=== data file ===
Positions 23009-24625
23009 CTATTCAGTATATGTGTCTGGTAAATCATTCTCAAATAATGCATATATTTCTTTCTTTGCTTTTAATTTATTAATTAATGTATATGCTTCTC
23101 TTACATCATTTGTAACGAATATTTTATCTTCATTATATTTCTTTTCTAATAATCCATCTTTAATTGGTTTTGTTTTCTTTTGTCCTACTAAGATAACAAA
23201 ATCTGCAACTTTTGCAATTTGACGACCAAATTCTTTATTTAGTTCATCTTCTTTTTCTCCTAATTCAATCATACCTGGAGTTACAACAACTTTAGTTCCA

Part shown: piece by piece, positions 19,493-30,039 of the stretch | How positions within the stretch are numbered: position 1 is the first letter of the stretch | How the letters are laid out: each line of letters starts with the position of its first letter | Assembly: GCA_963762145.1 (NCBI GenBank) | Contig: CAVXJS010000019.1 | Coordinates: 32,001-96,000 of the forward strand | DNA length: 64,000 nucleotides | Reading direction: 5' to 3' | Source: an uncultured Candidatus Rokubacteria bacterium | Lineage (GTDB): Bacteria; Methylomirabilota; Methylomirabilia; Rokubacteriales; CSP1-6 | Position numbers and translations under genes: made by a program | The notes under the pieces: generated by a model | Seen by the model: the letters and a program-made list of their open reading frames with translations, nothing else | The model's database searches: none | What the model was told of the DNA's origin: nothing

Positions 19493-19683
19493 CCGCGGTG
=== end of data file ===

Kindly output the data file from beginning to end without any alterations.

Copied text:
Positions 23009-24625
23009 CTATTCAGTATATGTGTCTGGTAAATCATTCTCAAATAATGCATATATTTCTTTCTTTGCTTTTAATTTATTAATTAATGTATATGCTTCTC
23101 TTACATCATTTGTAACGAATATTTTATCTTCATTATATTTCTTTTCTAATAATCCATCTTTAATTGGTTTTGTTTTCTTTTGTCCTACTAAGATAACAAA
23201 ATCTGCAACTTTTGCAATTTGACGACCAAATTCTTTATTTAGTTCATCTTCTTTTTCTCCTAATTCAATCATACCTGGAGTTACAACAACTTTAGTTCCA

Part shown: piece by piece, positions 19,493-30,039 of the stretch | How positions within the stretch are numbered: position 1 is the first letter of the stretch | How the letters are laid out: each line of letters starts with the position of its first letter | Assembly: GCA_963762145.1 (NCBI GenBank) | Contig: CAVXJS010000019.1 | Coordinates: 32,001-96,000 of the forward strand | DNA length: 64,000 nucleotides | Reading direction: 5' to 3' | Source: an uncultured Candidatus Rokubacteria bacterium | Lineage (GTDB): Bacteria; Methylomirabilota; Methylomirabilia; Rokubacteriales; CSP1-6 | Position numbers and translations under genes: made by a program | The notes under the pieces: generated by a model | Seen by the model: the letters and a program-made list of their open reading frames with translations, nothing else | The model's database searches: none | What the model was told of the DNA's origin: nothing

Positions 19493-19683
19493 CCGCGGTG